2. Thank you so much for the advice! I’ll keep it in mind on my career journey!
  3. Which Masters degree do you recommend: Biomedical Informatics or Nursing Informatics? What is your day-to-day job like in informatics? Thanks a lot!
  4. Lightning Rose

    Threw out back, what’s next?

    Thank you all so much for the advice. At this point, I don’t know exactly what is wrong with my back, I only had an x-ray which showed a flattened disc (an MRI will be done soon), this is likely pinching a nerve, causing the pain. Besides PT, I am working on strengthening my core and doing whatever it takes to save my spine.
  5. Lightning Rose

    Threw out back, what’s next?

    I recently threw out my back (sciatica or herniated disc) and have to see a chiropractor and physical therapy. I’m always in pain at work and am looking at my non-floor options. I am considering a Masters program in nursing informatics or biomedical informatics. Which one should I study and what programs do you recommend? And what job can I do while I go to school with five years of bedside that’s easier on my back? I’ve been told endoscopy, psych NP, insurance, and quality assurance. Thank you so much!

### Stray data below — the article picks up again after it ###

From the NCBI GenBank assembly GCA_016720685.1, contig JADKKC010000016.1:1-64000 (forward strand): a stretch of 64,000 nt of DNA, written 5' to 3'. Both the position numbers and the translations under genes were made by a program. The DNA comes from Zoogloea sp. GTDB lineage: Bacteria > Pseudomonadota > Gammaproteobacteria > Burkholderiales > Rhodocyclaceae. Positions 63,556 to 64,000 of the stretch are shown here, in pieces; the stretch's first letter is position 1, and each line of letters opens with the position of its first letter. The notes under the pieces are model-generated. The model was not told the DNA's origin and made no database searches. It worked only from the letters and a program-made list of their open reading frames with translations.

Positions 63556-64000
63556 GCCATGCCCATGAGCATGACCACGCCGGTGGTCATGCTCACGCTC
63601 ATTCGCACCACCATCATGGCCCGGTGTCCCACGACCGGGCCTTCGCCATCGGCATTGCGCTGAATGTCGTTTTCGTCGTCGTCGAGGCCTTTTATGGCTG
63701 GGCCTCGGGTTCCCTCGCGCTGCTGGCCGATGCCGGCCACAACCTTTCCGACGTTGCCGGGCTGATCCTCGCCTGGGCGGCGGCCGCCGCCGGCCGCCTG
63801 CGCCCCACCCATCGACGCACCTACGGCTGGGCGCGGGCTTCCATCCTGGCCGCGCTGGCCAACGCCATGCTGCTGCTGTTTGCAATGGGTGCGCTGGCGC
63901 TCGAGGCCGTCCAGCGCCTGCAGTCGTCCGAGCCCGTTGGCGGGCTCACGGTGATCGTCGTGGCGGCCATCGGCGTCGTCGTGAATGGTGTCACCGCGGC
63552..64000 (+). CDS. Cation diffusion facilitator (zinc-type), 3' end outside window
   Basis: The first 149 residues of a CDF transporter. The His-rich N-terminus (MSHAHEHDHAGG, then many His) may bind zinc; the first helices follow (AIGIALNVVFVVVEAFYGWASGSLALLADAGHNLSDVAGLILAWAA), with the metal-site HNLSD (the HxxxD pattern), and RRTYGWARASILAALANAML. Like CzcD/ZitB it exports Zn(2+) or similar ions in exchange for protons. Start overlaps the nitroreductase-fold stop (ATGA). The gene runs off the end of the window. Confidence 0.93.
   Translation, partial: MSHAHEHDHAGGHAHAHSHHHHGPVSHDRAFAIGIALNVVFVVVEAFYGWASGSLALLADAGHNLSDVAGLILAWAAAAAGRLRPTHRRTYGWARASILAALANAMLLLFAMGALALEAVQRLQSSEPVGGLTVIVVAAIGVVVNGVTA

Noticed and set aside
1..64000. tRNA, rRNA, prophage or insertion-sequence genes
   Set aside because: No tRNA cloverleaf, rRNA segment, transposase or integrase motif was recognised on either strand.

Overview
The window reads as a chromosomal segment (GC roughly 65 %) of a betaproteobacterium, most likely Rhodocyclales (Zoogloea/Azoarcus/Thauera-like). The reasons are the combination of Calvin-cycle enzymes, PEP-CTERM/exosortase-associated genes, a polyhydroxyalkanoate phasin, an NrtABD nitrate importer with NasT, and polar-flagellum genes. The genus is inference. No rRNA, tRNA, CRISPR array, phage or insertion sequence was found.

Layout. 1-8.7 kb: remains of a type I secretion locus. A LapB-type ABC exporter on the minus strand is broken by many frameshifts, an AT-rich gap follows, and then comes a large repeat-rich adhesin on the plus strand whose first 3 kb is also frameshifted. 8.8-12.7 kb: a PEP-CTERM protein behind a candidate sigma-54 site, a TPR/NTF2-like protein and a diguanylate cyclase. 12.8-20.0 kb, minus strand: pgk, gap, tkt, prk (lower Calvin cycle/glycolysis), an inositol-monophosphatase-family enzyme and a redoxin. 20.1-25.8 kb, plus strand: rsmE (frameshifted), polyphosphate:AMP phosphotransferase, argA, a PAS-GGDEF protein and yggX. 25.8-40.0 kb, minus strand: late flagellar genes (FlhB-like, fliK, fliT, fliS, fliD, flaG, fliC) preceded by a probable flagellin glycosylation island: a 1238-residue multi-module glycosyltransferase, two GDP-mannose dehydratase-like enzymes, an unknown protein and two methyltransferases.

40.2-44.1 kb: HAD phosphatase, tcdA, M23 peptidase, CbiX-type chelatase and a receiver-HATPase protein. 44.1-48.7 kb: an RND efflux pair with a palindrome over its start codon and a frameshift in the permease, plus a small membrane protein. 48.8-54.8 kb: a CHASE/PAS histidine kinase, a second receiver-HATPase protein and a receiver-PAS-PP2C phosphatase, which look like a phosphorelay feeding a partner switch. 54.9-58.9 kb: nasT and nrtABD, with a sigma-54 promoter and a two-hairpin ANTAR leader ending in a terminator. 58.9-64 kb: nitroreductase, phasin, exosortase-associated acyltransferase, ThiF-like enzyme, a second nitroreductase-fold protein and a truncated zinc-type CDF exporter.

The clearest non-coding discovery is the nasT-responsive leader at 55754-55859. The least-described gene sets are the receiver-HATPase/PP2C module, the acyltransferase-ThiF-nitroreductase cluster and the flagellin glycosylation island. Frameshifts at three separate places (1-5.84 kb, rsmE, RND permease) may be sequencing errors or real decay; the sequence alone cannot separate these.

6. Lightning Rose

    Future of Nurse Practitioners

    I'm passionate about cardiology and am considering being an outpatient cardiac nurse practitioner, but I hear the NP profession is looking quite grim (supply more than exceeds demand, grossly underpaid, overworked, etc.). What's the future looking like for NPs, particularly those in an outpatient cardiac clinic? Is there a light at the end of the tunnel? Or should I look for something else? I have my BSN, four years of bedside under my belt, and am studying for my CVRN, if that helps. Also when and if I go to NP school, it will be a brick-and-mortar. Thank you so much for the responses!